Apple's Sept. 10 announcement of the latest version of the iPhone was based on specifications and performance rather than significant new features, which was a fairly unusual thing for Apple.
Normally the company avoids the war of specifications and instead tries to trump the competition with cool new features that the others can't match. This time, though, it was specifications—probably because that's all that Apple has to point to.
The much-anticipated Apple iPhone 5C and 5S don't bring much that's significantly new to the table. The iPhone 5S has the same display, the same apps and the same amount of memory as its predecessor. While there are improvements, not all of them will be important to users.
The big news for the iPhone 5 product line is that the original iPhone 5 is being discontinued. Unlike previous generations of the iPhone, this time the old model won't be available at a lower price. Instead, the iPhone 4S will be the low cost leader. The iPhone 5C takes over as the mid-priced option with its polycarbonate case of many colors. The iPhone 5S takes over as the flagship model.
There's some news beyond that. The 5S gets a better wireless radio and a faster 64-bit processor. In addition, you'll be able to get it in gold. The 5C has a better wireless radio. The iPhones will be delivered with iOS 7, but most other Apple mobile devices will also get this when Apple releases the operating system Sept. 18. The 5C can be pre-ordered on Friday, Sept. 13, an auspicious day if ever there was one. Apple will actually ship both iPhones on Sept. 20.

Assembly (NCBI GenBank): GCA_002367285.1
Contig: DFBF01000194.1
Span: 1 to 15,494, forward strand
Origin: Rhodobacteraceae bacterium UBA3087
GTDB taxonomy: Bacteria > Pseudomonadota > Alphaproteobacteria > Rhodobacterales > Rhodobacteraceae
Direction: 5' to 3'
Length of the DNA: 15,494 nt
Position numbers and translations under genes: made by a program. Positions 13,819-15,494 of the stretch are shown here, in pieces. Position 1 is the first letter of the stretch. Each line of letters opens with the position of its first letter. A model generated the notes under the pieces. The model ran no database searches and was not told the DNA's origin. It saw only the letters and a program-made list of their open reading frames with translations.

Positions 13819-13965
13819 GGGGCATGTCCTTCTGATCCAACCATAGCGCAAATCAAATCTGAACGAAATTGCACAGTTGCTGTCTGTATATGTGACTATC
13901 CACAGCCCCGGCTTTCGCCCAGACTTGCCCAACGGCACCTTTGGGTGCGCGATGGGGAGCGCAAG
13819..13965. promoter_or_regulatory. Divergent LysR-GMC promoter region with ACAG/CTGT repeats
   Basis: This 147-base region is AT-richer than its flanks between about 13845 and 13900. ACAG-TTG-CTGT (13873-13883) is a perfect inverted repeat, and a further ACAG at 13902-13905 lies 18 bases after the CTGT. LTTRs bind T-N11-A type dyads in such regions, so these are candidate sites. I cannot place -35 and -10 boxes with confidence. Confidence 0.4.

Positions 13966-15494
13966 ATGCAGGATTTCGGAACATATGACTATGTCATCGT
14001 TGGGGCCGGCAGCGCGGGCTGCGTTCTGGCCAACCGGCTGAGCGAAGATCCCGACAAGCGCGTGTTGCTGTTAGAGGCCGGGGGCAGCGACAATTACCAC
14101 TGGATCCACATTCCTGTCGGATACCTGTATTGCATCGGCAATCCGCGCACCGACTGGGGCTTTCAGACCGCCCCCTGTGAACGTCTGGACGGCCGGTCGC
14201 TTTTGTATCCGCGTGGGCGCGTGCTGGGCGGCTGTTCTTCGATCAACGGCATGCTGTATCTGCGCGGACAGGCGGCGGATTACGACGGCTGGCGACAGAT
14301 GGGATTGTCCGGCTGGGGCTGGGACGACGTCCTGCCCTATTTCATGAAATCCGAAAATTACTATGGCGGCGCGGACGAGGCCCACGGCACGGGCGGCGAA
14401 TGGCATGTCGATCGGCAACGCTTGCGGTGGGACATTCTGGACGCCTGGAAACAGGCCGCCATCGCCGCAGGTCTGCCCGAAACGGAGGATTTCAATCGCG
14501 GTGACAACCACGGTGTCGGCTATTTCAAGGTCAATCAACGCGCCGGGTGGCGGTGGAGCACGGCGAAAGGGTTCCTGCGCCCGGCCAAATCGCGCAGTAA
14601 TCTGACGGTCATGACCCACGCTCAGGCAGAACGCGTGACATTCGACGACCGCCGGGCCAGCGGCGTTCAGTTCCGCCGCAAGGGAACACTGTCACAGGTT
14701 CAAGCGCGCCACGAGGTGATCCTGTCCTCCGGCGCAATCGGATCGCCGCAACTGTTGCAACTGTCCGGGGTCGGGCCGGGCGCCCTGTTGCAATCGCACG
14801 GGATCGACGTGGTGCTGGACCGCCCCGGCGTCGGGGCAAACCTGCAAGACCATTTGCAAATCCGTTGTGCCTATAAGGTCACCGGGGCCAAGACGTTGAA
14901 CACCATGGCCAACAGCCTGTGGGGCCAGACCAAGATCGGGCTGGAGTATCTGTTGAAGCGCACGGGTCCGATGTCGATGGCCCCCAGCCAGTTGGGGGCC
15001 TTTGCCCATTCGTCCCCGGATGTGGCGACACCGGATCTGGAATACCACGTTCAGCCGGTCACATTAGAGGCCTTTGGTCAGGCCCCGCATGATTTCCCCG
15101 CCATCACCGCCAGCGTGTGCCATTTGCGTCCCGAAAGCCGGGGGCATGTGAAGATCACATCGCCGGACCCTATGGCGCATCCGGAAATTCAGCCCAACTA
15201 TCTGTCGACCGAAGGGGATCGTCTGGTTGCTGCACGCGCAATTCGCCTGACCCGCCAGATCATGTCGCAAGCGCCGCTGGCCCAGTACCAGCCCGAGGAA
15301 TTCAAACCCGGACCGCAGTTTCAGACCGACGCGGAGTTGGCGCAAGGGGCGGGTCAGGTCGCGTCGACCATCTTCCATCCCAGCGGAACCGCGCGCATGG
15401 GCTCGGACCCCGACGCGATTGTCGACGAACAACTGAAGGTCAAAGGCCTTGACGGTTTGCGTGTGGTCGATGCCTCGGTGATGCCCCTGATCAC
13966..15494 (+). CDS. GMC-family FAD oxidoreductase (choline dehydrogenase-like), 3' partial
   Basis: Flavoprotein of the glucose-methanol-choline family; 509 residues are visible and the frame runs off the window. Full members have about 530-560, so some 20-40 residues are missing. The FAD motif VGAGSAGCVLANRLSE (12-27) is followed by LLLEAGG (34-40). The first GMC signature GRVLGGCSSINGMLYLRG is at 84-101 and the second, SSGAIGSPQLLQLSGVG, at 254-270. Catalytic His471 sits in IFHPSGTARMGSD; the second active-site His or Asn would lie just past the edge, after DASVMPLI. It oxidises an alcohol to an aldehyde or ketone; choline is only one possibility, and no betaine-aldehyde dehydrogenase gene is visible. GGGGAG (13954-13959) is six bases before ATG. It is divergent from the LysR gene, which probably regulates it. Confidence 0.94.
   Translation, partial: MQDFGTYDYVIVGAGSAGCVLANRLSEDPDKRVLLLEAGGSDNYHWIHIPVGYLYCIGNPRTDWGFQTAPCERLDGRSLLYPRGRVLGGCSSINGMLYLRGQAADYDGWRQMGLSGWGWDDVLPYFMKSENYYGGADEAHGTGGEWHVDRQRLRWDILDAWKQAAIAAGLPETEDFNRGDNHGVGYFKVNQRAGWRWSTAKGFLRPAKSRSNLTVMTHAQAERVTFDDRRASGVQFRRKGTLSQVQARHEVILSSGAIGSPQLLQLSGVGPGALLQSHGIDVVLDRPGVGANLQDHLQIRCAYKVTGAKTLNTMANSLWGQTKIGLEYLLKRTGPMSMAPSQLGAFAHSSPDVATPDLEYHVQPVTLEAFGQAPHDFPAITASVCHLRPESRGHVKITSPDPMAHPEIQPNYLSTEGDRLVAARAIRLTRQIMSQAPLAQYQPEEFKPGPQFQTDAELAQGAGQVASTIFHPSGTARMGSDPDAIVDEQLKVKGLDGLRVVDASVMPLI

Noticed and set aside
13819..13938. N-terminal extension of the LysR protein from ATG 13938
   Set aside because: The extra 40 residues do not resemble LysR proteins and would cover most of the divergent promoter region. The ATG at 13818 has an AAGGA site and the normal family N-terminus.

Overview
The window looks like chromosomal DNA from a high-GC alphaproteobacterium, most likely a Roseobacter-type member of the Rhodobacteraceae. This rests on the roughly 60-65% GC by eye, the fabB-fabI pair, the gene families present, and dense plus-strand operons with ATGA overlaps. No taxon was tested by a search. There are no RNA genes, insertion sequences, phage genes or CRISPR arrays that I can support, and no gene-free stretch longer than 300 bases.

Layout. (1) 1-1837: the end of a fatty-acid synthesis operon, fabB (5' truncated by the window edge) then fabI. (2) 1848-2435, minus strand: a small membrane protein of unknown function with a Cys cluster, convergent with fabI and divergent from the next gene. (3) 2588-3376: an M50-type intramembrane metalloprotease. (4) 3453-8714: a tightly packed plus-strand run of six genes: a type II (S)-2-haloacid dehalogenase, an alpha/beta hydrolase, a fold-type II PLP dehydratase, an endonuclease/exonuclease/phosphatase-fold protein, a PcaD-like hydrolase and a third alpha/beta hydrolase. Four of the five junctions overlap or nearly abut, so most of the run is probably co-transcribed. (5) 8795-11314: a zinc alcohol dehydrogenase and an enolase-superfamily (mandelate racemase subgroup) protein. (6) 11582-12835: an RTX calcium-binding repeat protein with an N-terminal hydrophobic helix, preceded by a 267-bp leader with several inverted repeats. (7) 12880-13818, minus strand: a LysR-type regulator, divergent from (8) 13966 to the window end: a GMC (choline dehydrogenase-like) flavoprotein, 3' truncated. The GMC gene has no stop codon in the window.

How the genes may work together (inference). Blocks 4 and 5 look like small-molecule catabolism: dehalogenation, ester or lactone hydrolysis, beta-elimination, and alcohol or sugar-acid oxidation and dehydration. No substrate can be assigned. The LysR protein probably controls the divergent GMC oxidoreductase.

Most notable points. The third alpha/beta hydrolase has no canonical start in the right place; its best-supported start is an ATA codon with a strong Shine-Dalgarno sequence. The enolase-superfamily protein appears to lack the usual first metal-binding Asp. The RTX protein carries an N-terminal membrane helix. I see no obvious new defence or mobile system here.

So what do you get with the new iPhone that you don't have already? Beyond the improved processor on the 5S, you get a better camera, which remains at 8 megapixels, but with an improved lens and better software. The most significant news for business users is that the 5S will come with a fingerprint sensor overlay on the home button.
The good news regarding the fingerprint sensor is that it will store the fingerprint data in the A7 processor and not in iCloud. The bad news is that this apparently means that only iOS 7 can use the fingerprint reader. Apps that may benefit from the improved security won't have access to it. While it's possible the Touch ID software that runs the sensor can have an interface that will work with apps, Apple hasn't said that this is the case. Rather Apple emphasized that only Touch ID can use the sensor and that only iOS talks to Touch ID.